Casual Day – thank you South Africa!

Millions of South Africans celebrated Casual Day last week (Friday, 4 September). Participants wore their stickers and used their imagination to express the theme, Spring into Action. Cape Town was abuzz with blossoms and the cast of Merry Widow, on at Artscape, showed their support with a group photo with Casual Day mascot, Able.

Casual Day ambassador Simone Botha and cast of the Merry Widow
Casual Day ambassador Simone Botha and cast of the Merry Widow

Says project leader Vanessa du Plessis: “We would like to thank our sponsor, Edcon, and all South Africans for their generosity and willingness to reflect on the purpose of Casual Day: to raise funds and awareness for persons with disabilities.

“However, it is important for us to keep the magic of Casual Day alive throughout the year. Casual Day is the flagship project of the National Council for Persons with Physical Disabilities in SA (NCPPDSA). At the core of the organisation is creating awareness of the human rights of persons with disabilities – it is a 365 day per year task. With the world economy in turmoil, there is a decline in funding for public benefit organisations from corporations and government.

“We must apply our minds to enterprise development and job creation for persons with disabilities and promote independence from the need for funding. We can only do this by ensuring education and economic upliftment for persons with disabilities. Casual Day is a fun concept, but its underlying raison d’etre is a very serious one.

The National Council for Persons with Disabilities in SA runs a range of projects and programmes, including the Children’s Programme, which has wrapped up a major research project to identify the status quo of children with disabilities. Results show that the majority of children with disabilities are outside the school system. Another programme focuses on the provision of specialised wheelchairs to children as there is a huge need for wheelchairs for children with multi-disabilities, meaning children with more than one disability as would be the case in a child with cerebral palsy. A major focus of NCPPDSA is also the accessibility of public buildings and transport.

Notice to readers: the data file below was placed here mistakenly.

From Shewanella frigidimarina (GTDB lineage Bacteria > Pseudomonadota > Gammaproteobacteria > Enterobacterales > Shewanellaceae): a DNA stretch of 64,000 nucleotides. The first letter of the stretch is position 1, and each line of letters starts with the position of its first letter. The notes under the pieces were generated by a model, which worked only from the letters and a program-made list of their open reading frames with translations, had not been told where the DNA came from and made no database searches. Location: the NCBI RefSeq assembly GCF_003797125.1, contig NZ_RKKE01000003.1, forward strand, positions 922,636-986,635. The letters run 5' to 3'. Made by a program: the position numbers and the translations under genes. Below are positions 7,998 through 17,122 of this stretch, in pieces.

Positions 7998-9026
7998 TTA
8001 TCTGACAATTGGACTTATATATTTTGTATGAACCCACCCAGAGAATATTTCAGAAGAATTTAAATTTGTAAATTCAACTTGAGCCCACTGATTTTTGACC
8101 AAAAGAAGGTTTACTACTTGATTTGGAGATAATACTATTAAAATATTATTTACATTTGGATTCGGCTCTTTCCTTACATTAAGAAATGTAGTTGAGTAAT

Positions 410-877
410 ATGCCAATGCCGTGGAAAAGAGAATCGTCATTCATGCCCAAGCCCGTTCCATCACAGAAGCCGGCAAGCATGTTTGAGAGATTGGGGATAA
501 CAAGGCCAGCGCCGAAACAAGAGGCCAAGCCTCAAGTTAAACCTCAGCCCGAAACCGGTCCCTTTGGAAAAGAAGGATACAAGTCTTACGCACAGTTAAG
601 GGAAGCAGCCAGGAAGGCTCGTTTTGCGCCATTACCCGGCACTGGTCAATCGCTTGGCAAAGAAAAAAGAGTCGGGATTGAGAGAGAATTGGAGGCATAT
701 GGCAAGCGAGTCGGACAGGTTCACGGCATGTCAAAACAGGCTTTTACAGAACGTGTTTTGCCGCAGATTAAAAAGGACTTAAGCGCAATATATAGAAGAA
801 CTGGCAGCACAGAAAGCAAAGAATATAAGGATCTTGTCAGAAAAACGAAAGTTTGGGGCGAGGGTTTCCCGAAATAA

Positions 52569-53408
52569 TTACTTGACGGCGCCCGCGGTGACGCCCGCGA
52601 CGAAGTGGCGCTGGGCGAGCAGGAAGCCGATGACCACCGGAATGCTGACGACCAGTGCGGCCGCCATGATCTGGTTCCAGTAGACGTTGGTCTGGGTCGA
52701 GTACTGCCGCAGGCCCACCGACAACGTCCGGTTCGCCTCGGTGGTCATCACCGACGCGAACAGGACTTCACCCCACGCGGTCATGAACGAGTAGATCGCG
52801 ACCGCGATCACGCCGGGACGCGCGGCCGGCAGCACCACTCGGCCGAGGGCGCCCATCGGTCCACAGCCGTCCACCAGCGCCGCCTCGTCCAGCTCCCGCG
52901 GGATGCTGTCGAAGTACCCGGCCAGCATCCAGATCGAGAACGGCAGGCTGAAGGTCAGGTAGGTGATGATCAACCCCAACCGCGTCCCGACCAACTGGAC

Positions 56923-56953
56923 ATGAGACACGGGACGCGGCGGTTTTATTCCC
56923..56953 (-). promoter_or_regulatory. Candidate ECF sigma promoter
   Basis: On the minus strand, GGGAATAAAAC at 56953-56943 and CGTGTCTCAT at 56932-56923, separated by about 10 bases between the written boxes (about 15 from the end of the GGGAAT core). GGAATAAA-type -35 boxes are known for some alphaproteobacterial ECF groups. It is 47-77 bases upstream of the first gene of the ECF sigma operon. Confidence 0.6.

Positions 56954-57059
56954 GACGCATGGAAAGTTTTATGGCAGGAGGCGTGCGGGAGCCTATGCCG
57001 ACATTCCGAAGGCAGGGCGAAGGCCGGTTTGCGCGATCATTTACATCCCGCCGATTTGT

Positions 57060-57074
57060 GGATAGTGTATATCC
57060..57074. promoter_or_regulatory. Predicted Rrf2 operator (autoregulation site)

“It is very important that we communicate the social impact of the funds. Each of the national beneficiaries and the 500 centres for persons with disabilities that raise funds through Casual Day have their own story to tell,” she says.

Casual Day supports many job creation initiatives all over the country and specifically the Ability Wear Job Creation Centre, which this year manufactured 15 000 Casual Day shirts and did all the silk screening on the shirts and caps. The centre, which is run by the Nelson Mandela Bay Association for Persons with Disabilities, provides income-generating opportunities for 100 persons with disabilities, as well as sewing and garment manufacturing skills.

Casual Day is owned by the National Council of Persons with Physical Disabilities and is run in partnership with its national beneficiaries, all members of the South African Disability Alliance. Leading retail group Edcon, is Casual Day’s principal financial sponsor.

The beneficiaries of Casual Day are:

  • National Council for Persons with Physical Disabilities in SA
  • South African National Council for the Blind
  • South African Federation for Mental Health
  • Deaf Federation of South Africa
  • Autism South Africa
  • Down Syndrome South Africa
  • National Association for Persons with Cerebral Palsy
  • South African National Deaf Association
  • National Institute for the Deaf
  • Alzheimer’s South Africa
  • South African Disability Alliance
  • QuadPara Association of South Africa.
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